By Alex Intner , For the Daily
Published October 7, 2013
Over the course of its second season, “Scandal” grew from a mediocre procedural to a great serialized series, as its focus changed from “client of the week” stories to longer story arcs. The writers tightened up the show’s storytelling and used it to build tension. And just like that, it elevated itself to one of the best dramas on network television.
Thursdays at 10 p.m.
More like this
The self-proclaimed “Gladiators in Suits” return for their third season in an episode that highlights “Scandal” at its best. This season’s premiere contains exactly what makes this show great. The rapid-fire, almost Sorkin-esque, dialogue is extremely well performed by the show’s cast. Structurally, it has both the great montages and the fantastic scenes, the kind where they just leave great performers in a room and let them act. The twisty and creative plotting also adds another layer to the show, helping to elevate it to a higher level.
The series follows Olivia Pope (Kerry Washington, “Django Unchained”), whose job is to help the Washington elite fix their problems, her clients and her associates as they go through their lives and their work. The premiere, specifically, deals with the truth about the relationship between Olivia Pope and the President of the United States being revealed to the press. At the same time, Olivia’s father decides it’s time to pay a visit.
One of the elements that really makes “Scandal” work as well as it does is the performances. At the center of the ensemble is Washington, an Emmy nominee, giving a fantastic, layered performance. In this episode, she shows a wide range of emotions, displaying Olivia at her highest and her lowest, and Washington handles this task well.
It doesn’t hurt that the cast surrounding Washington is working at, or even sometimes above, her acting level. Bellamy Young (“Mission: Impossible III”), in particular, gives a great performance. When she’s on the screen, she commands it. Her character, the first lady of the United States, is forced to deal with the revelation of her husband’s infidelity and she does a great job with that. She has one major scene in the premiere with Washington and President Fitzgerald Grant (Tony Goldwyn, “The Unknown”), and she owns it. Joe Morton (“Eureka”) is fantastic in a guest role as Olivia’s father. He plays angry and intimidating very well, which is a big change from his role on “Eureka.”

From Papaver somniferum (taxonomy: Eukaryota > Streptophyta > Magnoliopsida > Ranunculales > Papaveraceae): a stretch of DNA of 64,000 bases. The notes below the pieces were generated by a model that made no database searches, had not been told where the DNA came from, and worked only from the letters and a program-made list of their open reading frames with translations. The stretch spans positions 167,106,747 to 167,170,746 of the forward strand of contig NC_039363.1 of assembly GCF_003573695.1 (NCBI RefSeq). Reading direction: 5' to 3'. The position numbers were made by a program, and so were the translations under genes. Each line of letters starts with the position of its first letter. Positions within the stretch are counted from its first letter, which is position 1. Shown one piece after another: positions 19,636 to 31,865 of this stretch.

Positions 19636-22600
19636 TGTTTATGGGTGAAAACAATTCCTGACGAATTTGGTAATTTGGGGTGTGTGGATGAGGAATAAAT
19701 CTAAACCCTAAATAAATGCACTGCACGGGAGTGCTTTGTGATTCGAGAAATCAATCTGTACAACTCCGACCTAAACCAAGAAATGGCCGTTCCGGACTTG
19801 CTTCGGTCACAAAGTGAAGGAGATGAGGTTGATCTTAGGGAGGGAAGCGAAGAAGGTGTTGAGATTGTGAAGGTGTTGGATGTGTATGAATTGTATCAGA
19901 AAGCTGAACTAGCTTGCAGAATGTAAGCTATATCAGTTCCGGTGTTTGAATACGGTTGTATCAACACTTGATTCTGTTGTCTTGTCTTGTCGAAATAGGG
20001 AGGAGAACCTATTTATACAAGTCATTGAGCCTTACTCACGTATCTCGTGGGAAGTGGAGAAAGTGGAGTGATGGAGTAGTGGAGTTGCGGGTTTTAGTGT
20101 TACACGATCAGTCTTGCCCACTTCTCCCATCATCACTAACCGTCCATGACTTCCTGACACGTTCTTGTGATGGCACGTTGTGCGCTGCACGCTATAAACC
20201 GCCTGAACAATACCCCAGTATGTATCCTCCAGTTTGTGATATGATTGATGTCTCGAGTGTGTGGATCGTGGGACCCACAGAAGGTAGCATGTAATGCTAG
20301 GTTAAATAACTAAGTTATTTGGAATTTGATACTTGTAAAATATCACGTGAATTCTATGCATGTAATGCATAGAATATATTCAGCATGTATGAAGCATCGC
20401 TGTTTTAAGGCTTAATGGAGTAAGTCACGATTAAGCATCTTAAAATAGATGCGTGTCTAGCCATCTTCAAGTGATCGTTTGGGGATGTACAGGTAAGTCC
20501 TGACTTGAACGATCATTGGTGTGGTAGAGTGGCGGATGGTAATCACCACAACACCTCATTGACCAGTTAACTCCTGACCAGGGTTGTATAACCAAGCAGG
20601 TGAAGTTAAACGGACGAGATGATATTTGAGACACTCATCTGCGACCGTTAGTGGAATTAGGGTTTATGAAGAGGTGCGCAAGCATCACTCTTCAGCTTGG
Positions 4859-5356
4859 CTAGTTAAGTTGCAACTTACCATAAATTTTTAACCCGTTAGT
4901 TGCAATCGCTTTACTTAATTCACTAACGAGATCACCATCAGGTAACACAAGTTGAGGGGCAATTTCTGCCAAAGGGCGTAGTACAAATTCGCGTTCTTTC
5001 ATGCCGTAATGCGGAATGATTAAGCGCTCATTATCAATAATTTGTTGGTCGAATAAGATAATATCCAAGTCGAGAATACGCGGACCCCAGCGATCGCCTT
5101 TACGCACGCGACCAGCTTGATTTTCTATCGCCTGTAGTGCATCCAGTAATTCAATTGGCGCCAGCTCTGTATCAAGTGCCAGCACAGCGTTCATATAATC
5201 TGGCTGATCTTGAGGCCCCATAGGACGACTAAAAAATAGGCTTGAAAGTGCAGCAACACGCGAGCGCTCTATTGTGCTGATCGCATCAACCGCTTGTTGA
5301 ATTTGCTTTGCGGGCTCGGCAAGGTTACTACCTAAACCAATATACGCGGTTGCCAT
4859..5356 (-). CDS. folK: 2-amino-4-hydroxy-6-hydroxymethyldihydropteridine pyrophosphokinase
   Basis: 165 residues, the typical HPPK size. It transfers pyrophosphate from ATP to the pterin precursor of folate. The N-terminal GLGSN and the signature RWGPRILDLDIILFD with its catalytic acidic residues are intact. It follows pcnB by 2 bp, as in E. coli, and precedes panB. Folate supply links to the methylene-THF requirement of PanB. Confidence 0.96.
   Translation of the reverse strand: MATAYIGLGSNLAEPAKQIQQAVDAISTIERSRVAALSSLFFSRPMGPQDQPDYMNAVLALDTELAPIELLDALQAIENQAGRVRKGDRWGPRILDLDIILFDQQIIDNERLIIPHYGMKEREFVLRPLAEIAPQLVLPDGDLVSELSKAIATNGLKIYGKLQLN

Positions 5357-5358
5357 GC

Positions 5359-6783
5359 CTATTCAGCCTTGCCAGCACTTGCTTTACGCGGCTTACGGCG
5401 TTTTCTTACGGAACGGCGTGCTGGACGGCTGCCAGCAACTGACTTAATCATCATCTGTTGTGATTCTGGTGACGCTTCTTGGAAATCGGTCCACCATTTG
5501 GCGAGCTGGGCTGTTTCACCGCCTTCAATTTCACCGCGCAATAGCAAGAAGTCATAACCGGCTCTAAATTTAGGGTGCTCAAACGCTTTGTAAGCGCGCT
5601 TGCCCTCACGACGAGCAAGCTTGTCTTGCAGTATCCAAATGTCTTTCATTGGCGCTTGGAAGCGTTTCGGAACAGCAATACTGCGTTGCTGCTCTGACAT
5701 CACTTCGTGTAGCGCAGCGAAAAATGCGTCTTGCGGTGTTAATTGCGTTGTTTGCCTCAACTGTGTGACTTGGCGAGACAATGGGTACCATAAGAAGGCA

This was Olivia’s episode, which unfortunately means that the rest of the ensemble didn’t get to do a lot. Each had a standout moment or two, but none get more than that. As last season unfolded, the writers gave the supporting cast quite a bit to do, leading to their characters being more than just Olivia’s employees. Hopefully, this season will do the same thing, continuing to develop and expand the role the ensemble plays.
Like every good episode of “Scandal,” this episode ended on a great cliffhanger (with the President’s Chief of Staff looking at a piece of paper containing classified information), hinting that the show is going to begin to reveal information about the President’s past. This reveal sets up a great arc that should carry the show through its third season.
If one cog in the machine stops working, the entire show can fall apart. “Scandal” ’s premiere showed no signs of slowing down and sets up what looks to be a great third season for the series.